Companies as diverse as Hermès Group, The North Face and Under Armour have reported disappointing financials in light of the ongoing coronavirus pandemic and understandably so; there’s really no way to come out of a global epidemic unscathed. Dr. Martens may be the sole exception, having enjoyed a booming 2019 financial year that includes data right up to the beginning of the pandemic.
In a statement, Dr. Martens’ chief executive, Kenny Wilson, outlined the company’s difficult Summer 2020, but explained that these results will be revealed in next year’s report. “Looking ahead, while we are currently in a volatile and uncertain trading environment, we have a very clear strategy in place supported by a strong brand and consumer connections, and I am confident in the outlook for the business,” he explained.
Meanwhile, the previous year’s financials, which ended on March 31, are extremely upbeat. This period saw Dr. Martens rake in a 48 percent boom in revenue, climbing to £672.2 million GBP (approximately $875 million USD). Strong double-digit growth across all regions, expanding direct-to-consumer channels and over a dozen new flagship stores aided in these positive results.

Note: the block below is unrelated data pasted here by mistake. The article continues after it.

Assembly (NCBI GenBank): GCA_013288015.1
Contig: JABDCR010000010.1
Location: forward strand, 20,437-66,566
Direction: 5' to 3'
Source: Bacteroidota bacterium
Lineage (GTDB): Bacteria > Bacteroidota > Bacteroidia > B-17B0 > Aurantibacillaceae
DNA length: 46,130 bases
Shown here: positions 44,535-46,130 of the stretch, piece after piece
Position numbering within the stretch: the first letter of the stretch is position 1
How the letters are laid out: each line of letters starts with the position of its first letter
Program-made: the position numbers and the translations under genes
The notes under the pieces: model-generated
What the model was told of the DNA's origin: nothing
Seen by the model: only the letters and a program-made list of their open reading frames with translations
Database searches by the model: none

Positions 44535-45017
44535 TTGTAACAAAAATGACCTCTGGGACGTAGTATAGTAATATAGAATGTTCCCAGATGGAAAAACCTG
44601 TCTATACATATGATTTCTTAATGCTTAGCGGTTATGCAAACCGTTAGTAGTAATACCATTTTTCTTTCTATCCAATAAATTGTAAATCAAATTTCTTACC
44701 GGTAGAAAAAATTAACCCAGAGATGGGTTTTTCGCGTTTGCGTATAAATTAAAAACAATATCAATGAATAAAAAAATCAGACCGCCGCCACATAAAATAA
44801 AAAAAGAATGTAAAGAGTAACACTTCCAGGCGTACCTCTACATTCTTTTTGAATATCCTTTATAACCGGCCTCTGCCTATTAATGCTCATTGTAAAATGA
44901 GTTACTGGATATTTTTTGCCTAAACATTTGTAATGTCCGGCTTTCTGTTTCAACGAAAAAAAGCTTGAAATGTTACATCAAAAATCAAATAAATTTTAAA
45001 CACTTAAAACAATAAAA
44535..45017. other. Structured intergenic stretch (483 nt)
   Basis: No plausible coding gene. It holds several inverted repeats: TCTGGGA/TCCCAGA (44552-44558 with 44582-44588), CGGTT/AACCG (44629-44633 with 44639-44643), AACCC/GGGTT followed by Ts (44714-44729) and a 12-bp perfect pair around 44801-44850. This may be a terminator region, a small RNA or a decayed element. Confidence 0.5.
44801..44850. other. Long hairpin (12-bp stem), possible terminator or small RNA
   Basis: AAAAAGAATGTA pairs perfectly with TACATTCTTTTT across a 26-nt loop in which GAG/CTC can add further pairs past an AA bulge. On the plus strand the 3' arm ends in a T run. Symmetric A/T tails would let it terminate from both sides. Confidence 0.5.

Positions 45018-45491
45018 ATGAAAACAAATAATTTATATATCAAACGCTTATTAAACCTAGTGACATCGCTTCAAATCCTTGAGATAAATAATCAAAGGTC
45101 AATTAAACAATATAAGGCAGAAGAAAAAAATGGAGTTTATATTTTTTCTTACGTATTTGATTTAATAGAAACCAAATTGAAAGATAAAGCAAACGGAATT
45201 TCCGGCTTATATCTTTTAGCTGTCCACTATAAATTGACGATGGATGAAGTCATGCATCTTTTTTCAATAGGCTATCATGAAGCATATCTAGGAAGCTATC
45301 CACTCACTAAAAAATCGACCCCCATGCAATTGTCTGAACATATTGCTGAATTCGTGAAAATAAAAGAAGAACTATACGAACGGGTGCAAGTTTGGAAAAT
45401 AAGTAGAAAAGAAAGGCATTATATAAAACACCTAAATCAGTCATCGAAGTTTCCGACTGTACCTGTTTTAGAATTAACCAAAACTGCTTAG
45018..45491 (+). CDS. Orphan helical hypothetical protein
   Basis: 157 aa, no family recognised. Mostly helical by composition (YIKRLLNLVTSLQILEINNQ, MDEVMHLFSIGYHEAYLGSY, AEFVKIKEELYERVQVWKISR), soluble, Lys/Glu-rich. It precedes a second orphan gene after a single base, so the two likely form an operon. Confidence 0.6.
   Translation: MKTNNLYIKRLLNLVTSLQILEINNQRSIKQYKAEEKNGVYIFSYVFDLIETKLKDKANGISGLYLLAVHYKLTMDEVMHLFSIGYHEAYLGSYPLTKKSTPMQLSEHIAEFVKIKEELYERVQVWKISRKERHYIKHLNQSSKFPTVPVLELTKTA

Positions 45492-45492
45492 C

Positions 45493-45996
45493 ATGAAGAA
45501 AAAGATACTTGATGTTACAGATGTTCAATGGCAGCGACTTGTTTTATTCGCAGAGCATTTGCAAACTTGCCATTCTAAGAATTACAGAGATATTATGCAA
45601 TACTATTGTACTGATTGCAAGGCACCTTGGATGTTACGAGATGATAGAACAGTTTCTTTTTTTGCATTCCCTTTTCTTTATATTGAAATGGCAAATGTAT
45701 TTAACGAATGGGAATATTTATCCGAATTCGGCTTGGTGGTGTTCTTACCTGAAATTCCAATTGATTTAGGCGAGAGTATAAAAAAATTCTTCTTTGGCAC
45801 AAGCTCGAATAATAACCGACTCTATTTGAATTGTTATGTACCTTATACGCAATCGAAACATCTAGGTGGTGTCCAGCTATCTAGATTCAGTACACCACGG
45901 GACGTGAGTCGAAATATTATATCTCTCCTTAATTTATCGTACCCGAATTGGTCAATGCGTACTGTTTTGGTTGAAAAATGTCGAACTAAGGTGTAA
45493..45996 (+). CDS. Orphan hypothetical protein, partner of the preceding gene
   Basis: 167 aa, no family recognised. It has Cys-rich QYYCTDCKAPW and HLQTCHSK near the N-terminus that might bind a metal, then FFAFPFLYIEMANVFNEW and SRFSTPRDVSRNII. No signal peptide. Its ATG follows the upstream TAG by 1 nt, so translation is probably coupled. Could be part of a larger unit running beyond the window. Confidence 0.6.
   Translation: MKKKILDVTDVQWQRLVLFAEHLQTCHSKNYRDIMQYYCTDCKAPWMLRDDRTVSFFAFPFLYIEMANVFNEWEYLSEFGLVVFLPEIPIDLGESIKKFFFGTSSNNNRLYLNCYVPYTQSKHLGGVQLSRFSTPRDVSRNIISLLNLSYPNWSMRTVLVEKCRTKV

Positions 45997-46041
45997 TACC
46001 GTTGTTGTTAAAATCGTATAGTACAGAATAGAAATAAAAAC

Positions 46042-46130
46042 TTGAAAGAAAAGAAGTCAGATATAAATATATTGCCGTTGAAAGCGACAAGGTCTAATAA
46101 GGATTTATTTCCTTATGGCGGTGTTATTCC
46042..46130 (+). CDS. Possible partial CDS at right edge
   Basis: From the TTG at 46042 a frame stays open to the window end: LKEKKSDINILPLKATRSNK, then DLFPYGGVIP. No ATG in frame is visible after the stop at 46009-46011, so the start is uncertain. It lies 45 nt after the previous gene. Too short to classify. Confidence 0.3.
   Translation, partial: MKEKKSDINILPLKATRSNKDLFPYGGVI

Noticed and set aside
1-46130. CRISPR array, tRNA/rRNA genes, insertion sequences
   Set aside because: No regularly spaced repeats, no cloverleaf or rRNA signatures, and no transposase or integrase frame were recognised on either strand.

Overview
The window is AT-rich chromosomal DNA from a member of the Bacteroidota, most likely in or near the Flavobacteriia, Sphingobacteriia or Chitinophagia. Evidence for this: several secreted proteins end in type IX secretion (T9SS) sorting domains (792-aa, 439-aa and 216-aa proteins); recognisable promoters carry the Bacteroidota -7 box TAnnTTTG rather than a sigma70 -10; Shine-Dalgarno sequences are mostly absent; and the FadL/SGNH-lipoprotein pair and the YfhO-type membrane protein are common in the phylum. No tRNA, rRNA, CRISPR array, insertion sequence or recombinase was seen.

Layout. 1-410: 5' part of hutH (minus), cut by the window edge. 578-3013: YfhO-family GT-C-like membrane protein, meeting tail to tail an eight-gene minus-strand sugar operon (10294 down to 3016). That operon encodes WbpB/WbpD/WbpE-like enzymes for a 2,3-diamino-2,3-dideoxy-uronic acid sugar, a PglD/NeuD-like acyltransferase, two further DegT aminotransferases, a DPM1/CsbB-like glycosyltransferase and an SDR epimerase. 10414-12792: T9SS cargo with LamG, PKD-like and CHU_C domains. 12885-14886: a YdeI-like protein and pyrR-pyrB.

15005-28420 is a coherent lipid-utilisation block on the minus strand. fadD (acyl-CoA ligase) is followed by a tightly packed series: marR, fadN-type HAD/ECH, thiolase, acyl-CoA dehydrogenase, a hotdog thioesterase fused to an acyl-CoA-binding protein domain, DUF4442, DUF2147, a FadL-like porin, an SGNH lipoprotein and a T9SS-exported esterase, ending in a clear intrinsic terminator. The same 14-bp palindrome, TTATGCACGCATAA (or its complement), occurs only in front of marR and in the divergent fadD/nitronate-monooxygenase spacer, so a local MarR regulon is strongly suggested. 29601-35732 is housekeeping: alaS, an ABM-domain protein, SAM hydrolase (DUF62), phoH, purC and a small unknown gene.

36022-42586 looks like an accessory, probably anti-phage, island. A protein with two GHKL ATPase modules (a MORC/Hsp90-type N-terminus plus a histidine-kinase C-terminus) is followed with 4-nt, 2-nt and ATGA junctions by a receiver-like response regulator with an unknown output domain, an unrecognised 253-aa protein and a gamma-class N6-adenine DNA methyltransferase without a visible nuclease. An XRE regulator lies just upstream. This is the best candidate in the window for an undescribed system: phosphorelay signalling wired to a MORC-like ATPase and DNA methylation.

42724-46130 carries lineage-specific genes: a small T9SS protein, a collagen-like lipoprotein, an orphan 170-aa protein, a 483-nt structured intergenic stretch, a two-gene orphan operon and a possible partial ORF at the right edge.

“We have delivered another year of exceptional growth at Dr. Martens driven by our consumer first strategy and continuous investment in the business,” Wilson explained. “Our performance is testament to the hard work and dedication of our teams and demonstrates the resilience and strength of our brand at a time of great uncertainty.”
After March 31, all Dr. Martens stores in EMEA, Japan and America were closed in light of COVID-19, but Hong Kong and South Korean outposts remained open along with third-party Chinese vendors. Resilient e-commerce further boosted Dr. Martens’ business during the pandemic. In fact, the company has begun to return the £1,000 GBP-per-person furlough bonus (approximately $1,255 USD) granted by the United Kingdom government to hard-hit businesses.
“We made sure we would have significant liquidity and could pay everyone, so when we saw positive sales continue we knew we had to repay that,” Wilson told the PA news agency. “So far this financial year, we have maintained growth as e-commerce has offset losses elsewhere. “Our strategy has been digital first and that obviously put us in a strong position to deal with closures.”
Wilson did not comment on whether the pandemic has offered initiative for Dr. Martens’ owner to seek its sale.